Let $L:[0,1]\times \mathbb R^m\times \mathbb R^n\to \mathbb R$ be defined by

$$L(\lambda, x,y):=\sum_{1\le i\le m}\alpha_i x_i + \sum_{1\le j\le n}\beta_j y_j -\sum_{1\le i\le m, 1\le j\le n} p_{i,j}\exp\big(x_i+y_j-(i-j)\lambda\big),$$

where $\alpha_i,\beta_j, p_{i,j}> 0$ are given such that

$$\sum_{1\le i\le m}\alpha_i= \sum_{1\le j\le n}\beta_j= \sum_{1\le i\le m, 1\le j\le n} p_{i,j}=1.$$

It is known that for every $\lambda\in [0,1]$, $\mbox{argmax}_{\mathbb R^m\times \mathbb R^n}L(\lambda, \cdot,\cdot)$ exists and is unique (up to a translation, i.e. $L(\lambda, x,y)=L(\lambda, x+c,y-c)$ for any $c\in \mathbb R$). My question is as follows: does there exist a compact set $K\subset \mathbb R^m\times \mathbb R^n$ such that

$$\mbox{argmax}_{\mathbb R^m\times \mathbb R^n}L(\lambda, \cdot,\cdot) \in K,\quad \forall \lambda \in [0,1]?$$

PS : For $x\in \mathbb R^m$ and $c\in \mathbb R$, $x+c:=(x_1+c,\ldots, x_m+c)$. The definition of $y-c$ is similar.

  • $\begingroup$ Can you provide a reference/link to a proof that "for every $\lambda\in [0,1]$, $\mbox{argmax}_{\mathbb R^m\times \mathbb R^n}L(\lambda, \cdot,\cdot)$ exists"? Also, clearly, you should rather be asking about compactness "up to the translation" (and define it). $\endgroup$ Oct 31, 2023 at 13:42
  • $\begingroup$ @IosifPinelis This is the entropic optimal transport, and can be found in the lecture notes lucanenna.github.io/teaching/optimaltransport/lecture2.pdf (Proposition 1.8 and 1.9) Of course, the maximiser $(x,y)$ is unique if we require $x_1=0$ $\endgroup$
    – Fawen90
    Oct 31, 2023 at 15:18
  • $\begingroup$ The proof of Proposition 1.9 is based on Proposition 1.7, which is left without proof. So, again, can you provide a reference/link to a proof that a maximizer exists? $\endgroup$ Nov 1, 2023 at 20:21
  • $\begingroup$ @IosifPinelis Right. That's why I can not see the explicit dependency of the maximiser on $\lambda$. I'm still seeking for more detailed proofs and will let you know $\endgroup$
    – Fawen90
    Nov 2, 2023 at 21:08

1 Answer 1


$\newcommand{\R}{\mathbb R}\newcommand{\la}{\lambda}\newcommand{\al}{\alpha}\newcommand{\be}{\beta}\newcommand{\tal}{\tilde\al}\newcommand{\ga}{\gamma}\newcommand{\K}{\mathfrak K}$The answer is yes -- assuming, as done in the comment by the OP, that $x_1=0$ (without this assumption, the answer would clearly be no).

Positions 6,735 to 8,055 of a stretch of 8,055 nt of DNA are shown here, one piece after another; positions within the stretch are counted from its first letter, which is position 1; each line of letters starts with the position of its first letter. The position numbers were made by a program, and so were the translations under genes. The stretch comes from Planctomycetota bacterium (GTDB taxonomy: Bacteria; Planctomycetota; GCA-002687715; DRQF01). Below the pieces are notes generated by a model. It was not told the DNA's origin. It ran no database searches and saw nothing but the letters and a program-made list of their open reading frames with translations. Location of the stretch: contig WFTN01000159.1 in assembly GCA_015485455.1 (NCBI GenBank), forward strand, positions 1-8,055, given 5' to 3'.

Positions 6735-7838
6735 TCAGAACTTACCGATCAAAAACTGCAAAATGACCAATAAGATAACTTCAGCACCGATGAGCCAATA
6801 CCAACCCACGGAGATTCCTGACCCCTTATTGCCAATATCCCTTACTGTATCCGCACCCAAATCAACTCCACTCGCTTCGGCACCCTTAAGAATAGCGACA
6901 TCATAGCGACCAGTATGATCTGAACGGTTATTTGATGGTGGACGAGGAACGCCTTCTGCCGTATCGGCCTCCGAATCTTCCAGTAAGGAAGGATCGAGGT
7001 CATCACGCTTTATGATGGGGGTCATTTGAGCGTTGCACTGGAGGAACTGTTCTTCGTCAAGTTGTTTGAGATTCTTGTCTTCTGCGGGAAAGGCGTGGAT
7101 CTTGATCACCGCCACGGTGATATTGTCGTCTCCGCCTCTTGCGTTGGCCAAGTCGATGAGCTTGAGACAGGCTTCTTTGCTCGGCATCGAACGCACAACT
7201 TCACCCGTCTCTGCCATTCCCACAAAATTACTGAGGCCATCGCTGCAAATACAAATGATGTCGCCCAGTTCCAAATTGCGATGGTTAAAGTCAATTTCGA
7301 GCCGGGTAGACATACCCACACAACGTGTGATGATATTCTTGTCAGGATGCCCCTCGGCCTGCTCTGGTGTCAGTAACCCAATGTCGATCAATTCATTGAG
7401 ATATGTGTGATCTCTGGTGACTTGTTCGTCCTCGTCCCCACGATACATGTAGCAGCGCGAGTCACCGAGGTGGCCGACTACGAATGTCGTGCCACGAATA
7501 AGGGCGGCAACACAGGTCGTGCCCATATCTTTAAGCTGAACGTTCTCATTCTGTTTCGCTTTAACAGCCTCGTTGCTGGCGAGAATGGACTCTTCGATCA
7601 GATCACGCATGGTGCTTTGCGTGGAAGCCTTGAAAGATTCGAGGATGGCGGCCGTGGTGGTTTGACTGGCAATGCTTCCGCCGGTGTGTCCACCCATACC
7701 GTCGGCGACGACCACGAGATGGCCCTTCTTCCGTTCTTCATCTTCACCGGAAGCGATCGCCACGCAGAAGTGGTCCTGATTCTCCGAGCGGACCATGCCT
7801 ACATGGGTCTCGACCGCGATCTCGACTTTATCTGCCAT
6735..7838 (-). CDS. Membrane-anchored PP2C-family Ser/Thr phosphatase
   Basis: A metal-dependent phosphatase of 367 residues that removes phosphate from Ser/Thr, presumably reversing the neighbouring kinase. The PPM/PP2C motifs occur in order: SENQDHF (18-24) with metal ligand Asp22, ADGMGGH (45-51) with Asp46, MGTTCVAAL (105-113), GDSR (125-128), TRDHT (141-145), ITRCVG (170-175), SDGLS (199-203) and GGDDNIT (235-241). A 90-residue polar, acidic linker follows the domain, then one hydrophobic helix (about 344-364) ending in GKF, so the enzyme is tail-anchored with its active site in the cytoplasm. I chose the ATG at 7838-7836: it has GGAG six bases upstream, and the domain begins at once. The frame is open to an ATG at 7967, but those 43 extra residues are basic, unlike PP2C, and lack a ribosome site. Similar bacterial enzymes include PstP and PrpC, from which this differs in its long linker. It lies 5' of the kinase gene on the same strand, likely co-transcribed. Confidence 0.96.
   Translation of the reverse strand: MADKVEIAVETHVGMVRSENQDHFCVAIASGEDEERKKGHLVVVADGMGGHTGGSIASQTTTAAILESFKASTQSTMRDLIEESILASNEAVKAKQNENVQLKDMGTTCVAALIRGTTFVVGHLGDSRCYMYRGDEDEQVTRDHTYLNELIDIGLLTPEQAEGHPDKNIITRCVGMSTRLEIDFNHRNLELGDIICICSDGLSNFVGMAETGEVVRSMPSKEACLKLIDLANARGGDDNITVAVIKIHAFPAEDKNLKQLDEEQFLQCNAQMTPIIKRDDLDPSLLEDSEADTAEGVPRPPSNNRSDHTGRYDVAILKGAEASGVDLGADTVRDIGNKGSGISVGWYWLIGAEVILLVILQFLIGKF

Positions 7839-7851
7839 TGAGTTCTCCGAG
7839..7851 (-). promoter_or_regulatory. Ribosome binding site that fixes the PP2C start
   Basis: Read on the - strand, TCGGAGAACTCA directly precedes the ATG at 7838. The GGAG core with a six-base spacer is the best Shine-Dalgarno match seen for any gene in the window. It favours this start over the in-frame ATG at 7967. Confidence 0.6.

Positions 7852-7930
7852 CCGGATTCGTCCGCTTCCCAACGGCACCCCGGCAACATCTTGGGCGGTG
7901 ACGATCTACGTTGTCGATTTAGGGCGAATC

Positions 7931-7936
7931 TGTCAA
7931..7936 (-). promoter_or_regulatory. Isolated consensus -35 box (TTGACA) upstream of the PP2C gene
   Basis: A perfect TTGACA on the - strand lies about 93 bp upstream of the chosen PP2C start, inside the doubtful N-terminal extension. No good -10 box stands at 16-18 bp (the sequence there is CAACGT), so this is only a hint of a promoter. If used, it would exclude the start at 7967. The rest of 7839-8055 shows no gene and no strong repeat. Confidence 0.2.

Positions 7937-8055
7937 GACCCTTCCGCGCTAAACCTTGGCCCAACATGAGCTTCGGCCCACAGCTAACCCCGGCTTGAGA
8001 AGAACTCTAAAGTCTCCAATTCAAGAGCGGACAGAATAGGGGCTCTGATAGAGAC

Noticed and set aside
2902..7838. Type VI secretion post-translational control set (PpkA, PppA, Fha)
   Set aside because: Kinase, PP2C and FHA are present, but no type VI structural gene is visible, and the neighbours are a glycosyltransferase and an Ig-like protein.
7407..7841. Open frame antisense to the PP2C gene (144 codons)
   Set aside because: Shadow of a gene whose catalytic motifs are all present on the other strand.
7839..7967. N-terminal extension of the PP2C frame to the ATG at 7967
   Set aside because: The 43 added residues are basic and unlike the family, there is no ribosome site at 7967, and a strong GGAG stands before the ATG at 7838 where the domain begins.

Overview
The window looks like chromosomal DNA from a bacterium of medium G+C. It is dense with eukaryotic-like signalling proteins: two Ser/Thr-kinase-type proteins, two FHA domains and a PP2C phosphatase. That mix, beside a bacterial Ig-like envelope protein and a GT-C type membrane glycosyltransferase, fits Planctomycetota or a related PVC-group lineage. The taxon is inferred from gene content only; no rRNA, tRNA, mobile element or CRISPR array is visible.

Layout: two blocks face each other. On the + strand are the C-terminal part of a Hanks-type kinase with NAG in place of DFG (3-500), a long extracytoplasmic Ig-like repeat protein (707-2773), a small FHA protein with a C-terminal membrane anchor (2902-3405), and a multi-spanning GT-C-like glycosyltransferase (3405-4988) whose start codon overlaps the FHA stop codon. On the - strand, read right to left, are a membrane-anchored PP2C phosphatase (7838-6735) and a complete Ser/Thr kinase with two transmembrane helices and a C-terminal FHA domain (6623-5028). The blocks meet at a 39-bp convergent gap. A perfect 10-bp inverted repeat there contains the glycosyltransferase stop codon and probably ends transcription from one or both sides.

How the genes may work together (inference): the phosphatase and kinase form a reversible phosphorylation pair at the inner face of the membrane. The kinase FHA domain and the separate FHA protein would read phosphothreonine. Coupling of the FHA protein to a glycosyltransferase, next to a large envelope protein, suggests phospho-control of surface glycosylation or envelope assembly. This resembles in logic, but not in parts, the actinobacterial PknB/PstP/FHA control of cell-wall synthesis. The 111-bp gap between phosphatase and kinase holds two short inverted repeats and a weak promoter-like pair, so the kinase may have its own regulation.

Let \begin{equation*} S(\la):=\sup\{L(\la,x,y)\colon (x,y)\in(\R^n)^2,x_1=0\}. \tag{00}\label{00} \end{equation*} First, note that for all $\la\in[0,1]$ \begin{equation*} S(\la)\ge L(\la,0,0)\ge-p, \tag{10}\label{10} \end{equation*} where \begin{equation*} p:=\min\big\{p_{i,j}e^{-(i-j)}\colon i\in[m],j\in[n]\big\}>0 \end{equation*} and $[m]:=\{1,\dots,m\}$.

Next, \begin{equation*} \sum_{i\in[m]}\al_i x_i + \sum_{j\in[n]}\be_j y_j \le M_x+M_y, \end{equation*} where $M_x:=\max_{1\le i\le m}x_i$ and $M_y:=\max_{1\le j\le n}y_j$, and hence for all $\la\in[0,1]$ \begin{equation*} L(\la,x,y)\le M_x+M_y-pe^{M_x+M_y}. \end{equation*} So, for some real $C>0$, all $\la\in[0,1]$, and all $(x,y)\in(\R^n)^2$ such that $M_x+M_y>C$ we will have $L(\la,x,y)<-p$. So, in view of \eqref{00} and \eqref{10}, for all $\la\in[0,1]$ \begin{equation*} S(\la)>\sup\{L(\la,x,y)\colon(x,y)\notin E_C\}, \end{equation*} where \begin{equation*} E_C:=\{(x,y)\in(\R^n)^2\colon x_1=0, M_x+M_y\le C\}. \end{equation*}

Next, \begin{equation*} L(\la,x,y)<\sum_{i\in[m]}\al_i x_i+ \sum_{j\in[n]}\be_j y_j. \end{equation*} So, using \eqref{10} again, we see that \begin{equation*} S(\la)>\sup\{L(\la,x,y)\colon(x,y)\notin E_{p,C}\}, \tag{20}\label{20} \end{equation*} where \begin{equation*} E_{p,C}:=\Big\{(x,y)\in(\R^n)^2\colon x_1=0, M_x+M_y\le C,\ \\ \sum_{i\in[m]}\al_i x_i+ \sum_{j\in[n]}\be_j y_j\ge-p\Big\}. \end{equation*} Letting $\tal_2:=\al_1+\al_2$ and $\tal_i:=\al_i$ for $i=3,\dots,m$, for any $(x,y)\in E_{p,C}$ we have \begin{equation*} \begin{aligned} \al_1 x_2-p&\le\al_1x_2+\sum_{i\in[m]}\al_i x_i+ \sum_{j\in[n]}\be_j y_j \\ & =\al_1x_2+\sum_{i=2}^m\al_i x_i+ \sum_{j\in[n]}\be_j y_j \\ & =\sum_{i=2}^m\tal_i x_i+ \sum_{j\in[n]}\be_j y_j \\ & \le\sum_{i=2}^m\tal_i M_x+ \sum_{j\in[n]}\be_j M_y \\ & =M_x+M_y\le C, \end{aligned} \end{equation*} whence $x_2\le K:=\frac{p+C}{\al_1}$; since $x_2,\dots,x_m$ are interchangeable, similarly we get $x_j\le K$ for all $j=2,\dots,m$; recalling that $x_1=0$, we get \begin{equation*} 0\le M_x\le K \end{equation*} and then \begin{equation*} M_y\le C-M_x\le C\le K, \end{equation*} for all $(x,y)\in E_{p,C}$.

So, for any $(x,y)\in E_{p,C}$ \begin{equation*} \begin{aligned} -p&\le\sum_{i\in[m]}\al_i x_i+ \sum_{j\in[n]}\be_j y_j \\ &=\be_1 y_1+\sum_{i\in[m]}\al_i x_i+ \sum_{j=2}^n\be_j y_j \\ &\le\be_1 y_1+\sum_{i\in[m]}\al_i K+ \sum_{j=2}^n\be_j K \le \be_1 y_1+2K, \end{aligned} \end{equation*} whence $y_1\ge-\frac{p+2K}{\be_1}$; similarly, $y_j\ge-\frac{p+2K}{\be_j}$ for all $j\in[n]$ and $x_i\ge-\frac{p+2K}{\al_i}$ for all $i\in[m]$; so, \begin{equation*} \min_{i\in[m]}x_i\ge-k,\quad \min_{j\in[n]}y_j\ge-k, \end{equation*} where $k:=\frac{p+2K}\ga$ and $\ga:=\min(\min_{i\in[m]}\al_i,\min_{j\in[n]}\be_j)>0$.

So, \begin{equation*} E_{p,C}\subseteq\K:=[-k,K]^m\times[-k,K]^n. \end{equation*}

For each $\la\in[0,1]$, the function $L(\la,\cdot,\cdot)$ is strictly concave and continuous, and thus, in view of \eqref{00} and \eqref{20}, $L(\la,\cdot,\cdot)$ has a unique maximizer $(x_\la,y_\la)$, and $(x_\la,y_\la)$ is in the compact set $\K$, for all $\la\in[0,1]$. $\quad\Box$

  • $\begingroup$ I've contacted the author but still not response. I'll let u known once I obtain more details. Thx for the nice answer $\endgroup$
    – Fawen90
    Nov 5, 2023 at 14:52

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